I have a number of research interests in ecology. Much of my work has been focused on the ecology, behavior, and evolution of birds. I am especially interested in designing research that meets the needs of policy-makers and resource managers, while also addressing basic questions in ecology. I currently have several areas of research related to the ecology of birds. If you are interested in seeing the work I have completed, visit my "old" research page and my publications page.
A major focus of my lab's research has been on grassland birds breeding in an ecosystem heavily modified by agriculture. This research, begun in 2002, is being conducted in collaboration with L. LaReesa Wolfenbarger, an Associate Professor of Biology at UNO. Our research recognizes that native prairie has been heavily impacted by human activities over much of North America. Where grassland species persist, agricultural ecosystems tend to be in close proximity. How agricultural ecosystems are managed is likely to have a strong influence on the suitability of grassland habitats for breeding birds. The research program combines population-level studies of Dickcissels (Spiza americana) with community-level work looking at the grassland bird community in relation to vegetation and food supply. Our work is being supported by the US Department of Agriculture and the US Fish and Wildlife Service. To learn more about the Grassland Birds Project, follow this link.
The second main focus of research in our lab is on the stop-over ecology of shorebirds migrating through Nebraska's Rainwater Basin in the spring. This work is being done in collaboration with L. LaReesa Wolfenbarger here at UNO and with Joel G. Jorgensen of the Nebraska Game and Parks Commission. This work developed out of research Joel's did for his master's thesis in our lab (Jorgensen, J. G. 2007. Buff-breasted Sandpiper (Tryngites subruficollis) Abundance, Habitat Use, and Distribution During Migratory Stopover in the Rainwater Basin, Nebraska. M.S. Thesis, Department of Biology, University of Nebraska at Omaha). We are focusing on how rare Buff-breasted Sandpipers use agricultural lands while resting during their spring migration between South America and their arctic breeding grounds.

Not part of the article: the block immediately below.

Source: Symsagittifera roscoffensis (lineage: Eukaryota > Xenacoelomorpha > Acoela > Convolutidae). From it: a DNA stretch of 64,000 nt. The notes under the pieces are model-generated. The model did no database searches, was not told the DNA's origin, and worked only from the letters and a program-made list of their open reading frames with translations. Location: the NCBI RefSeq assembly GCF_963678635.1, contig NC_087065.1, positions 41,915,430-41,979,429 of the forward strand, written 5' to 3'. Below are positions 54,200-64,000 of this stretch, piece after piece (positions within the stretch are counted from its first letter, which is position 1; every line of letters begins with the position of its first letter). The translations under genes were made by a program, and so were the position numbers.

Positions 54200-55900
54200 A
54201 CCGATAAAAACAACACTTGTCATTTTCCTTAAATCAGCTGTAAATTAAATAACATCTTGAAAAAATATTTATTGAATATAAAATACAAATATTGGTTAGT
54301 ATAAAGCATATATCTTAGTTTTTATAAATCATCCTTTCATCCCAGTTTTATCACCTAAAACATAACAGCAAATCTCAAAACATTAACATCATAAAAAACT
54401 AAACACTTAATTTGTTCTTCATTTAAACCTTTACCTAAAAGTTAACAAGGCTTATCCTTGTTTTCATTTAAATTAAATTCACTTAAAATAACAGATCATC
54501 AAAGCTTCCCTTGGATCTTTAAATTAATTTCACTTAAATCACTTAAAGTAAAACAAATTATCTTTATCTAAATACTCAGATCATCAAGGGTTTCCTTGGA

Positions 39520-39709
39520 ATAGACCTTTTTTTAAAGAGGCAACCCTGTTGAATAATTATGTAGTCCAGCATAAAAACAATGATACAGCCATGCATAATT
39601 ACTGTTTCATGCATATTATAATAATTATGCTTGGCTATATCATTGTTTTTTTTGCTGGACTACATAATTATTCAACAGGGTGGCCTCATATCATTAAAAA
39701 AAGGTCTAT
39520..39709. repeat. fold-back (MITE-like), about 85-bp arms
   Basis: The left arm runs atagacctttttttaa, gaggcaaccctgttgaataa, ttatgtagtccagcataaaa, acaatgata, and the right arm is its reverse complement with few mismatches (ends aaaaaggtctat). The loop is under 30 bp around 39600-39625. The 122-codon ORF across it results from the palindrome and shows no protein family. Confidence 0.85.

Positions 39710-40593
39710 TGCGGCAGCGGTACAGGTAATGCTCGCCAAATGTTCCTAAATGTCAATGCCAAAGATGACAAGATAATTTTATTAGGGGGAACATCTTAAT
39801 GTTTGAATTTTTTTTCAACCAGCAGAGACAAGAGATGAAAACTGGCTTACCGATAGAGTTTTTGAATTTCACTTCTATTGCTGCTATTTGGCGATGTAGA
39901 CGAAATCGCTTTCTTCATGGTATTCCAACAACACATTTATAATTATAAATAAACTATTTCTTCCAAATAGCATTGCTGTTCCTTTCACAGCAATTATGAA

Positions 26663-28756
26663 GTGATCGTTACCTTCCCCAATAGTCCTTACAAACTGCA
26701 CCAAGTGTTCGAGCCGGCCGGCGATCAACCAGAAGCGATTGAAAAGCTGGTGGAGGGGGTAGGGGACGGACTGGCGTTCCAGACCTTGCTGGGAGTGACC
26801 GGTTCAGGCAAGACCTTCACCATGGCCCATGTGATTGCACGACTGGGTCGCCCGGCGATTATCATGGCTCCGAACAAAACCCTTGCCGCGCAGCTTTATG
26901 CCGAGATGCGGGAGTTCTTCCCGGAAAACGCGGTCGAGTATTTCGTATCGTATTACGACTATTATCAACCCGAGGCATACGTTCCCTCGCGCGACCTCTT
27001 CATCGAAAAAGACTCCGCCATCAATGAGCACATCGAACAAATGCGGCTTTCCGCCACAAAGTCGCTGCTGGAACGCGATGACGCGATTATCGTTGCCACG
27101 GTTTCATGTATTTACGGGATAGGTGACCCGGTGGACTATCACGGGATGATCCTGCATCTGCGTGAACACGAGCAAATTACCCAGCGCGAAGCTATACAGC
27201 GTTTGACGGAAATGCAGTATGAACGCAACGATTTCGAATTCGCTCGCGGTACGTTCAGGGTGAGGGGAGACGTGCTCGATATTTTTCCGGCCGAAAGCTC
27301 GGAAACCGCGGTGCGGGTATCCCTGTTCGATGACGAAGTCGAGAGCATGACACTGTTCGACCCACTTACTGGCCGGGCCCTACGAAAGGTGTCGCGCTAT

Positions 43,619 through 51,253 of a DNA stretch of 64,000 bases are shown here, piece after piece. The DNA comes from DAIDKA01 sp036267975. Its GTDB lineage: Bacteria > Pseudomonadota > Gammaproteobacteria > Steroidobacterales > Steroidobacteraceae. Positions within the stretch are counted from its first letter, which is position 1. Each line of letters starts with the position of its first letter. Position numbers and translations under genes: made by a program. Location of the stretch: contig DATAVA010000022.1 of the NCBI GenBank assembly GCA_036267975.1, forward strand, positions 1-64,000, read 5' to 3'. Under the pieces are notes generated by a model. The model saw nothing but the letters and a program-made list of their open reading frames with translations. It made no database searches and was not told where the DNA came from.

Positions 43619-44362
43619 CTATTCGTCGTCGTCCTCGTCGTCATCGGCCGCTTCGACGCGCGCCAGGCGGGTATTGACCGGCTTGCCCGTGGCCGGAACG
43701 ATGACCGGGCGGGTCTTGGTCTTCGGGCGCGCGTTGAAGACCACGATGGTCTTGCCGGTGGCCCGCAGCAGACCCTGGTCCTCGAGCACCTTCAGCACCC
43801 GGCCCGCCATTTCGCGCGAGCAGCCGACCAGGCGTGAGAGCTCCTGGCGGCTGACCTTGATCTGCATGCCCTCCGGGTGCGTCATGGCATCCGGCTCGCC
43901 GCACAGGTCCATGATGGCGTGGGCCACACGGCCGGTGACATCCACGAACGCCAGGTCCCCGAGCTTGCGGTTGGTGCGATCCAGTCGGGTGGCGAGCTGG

Be sure to watch the Buff-breasted Sandpiper Show on NonGame Bird Television!!
And don't miss the article about our work in NebraskaLand magazine.
LaReesa Wolfenbarger and I co-advise most of our graduate students. While much of the work in our lab focuses on birds, recent graduate students have asked questions about butterflies, herbivorous insects, and nest predators such as snakes and small mammals.
Current Graduate Students and their research interests:
Katy Simmons: Effects of human disturbance on passerine diversity and abundance.
Lindsey Reinarz: The relationship between plant diversity and herbivory rates in tallgrass prairie.
Erin Kucera: Effects of Grazing on Grassland Bird Densities in the Nebraska Sandhill Prairies.
Completed Graduate Student Theses:
Jorgensen, Joel G. 2007. Buff-breasted Sandpiper (Tryngites subruficollis) Abundance, Habitat Use, and Distribution During Migratory Stopover in the Rainwater Basin, Nebraska. M.S. Thesis, Department of Biology, University of Nebraska at Omaha.
Zooknrider, Nichollette L. 2006. The cumulative effects of using transgenic herbicide-tolerant (HT) soybeans on plant and butterfly diversity in marginal field habitat. M.S. Thesis, Department of Biology, University of Nebraska at Omaha.
Klug, Page 2005. The effects of local grassland habitat and surrounding landscape composition on the predators of grassland bird nests. M.S. Thesis, Department of Biology, University of Nebraska at Omaha.
Berkeley, Lorelle I. 2004. The postfledging ecology of Dickcissels (Spiza americana). M.S. Thesis, Department of Biology, University of Nebraska at Omaha.
Engberg, Shannon E. 2004. Landscape and habitat effects on grassland birds. M.S. Thesis, Department of Biology, University of Nebraska at Omaha.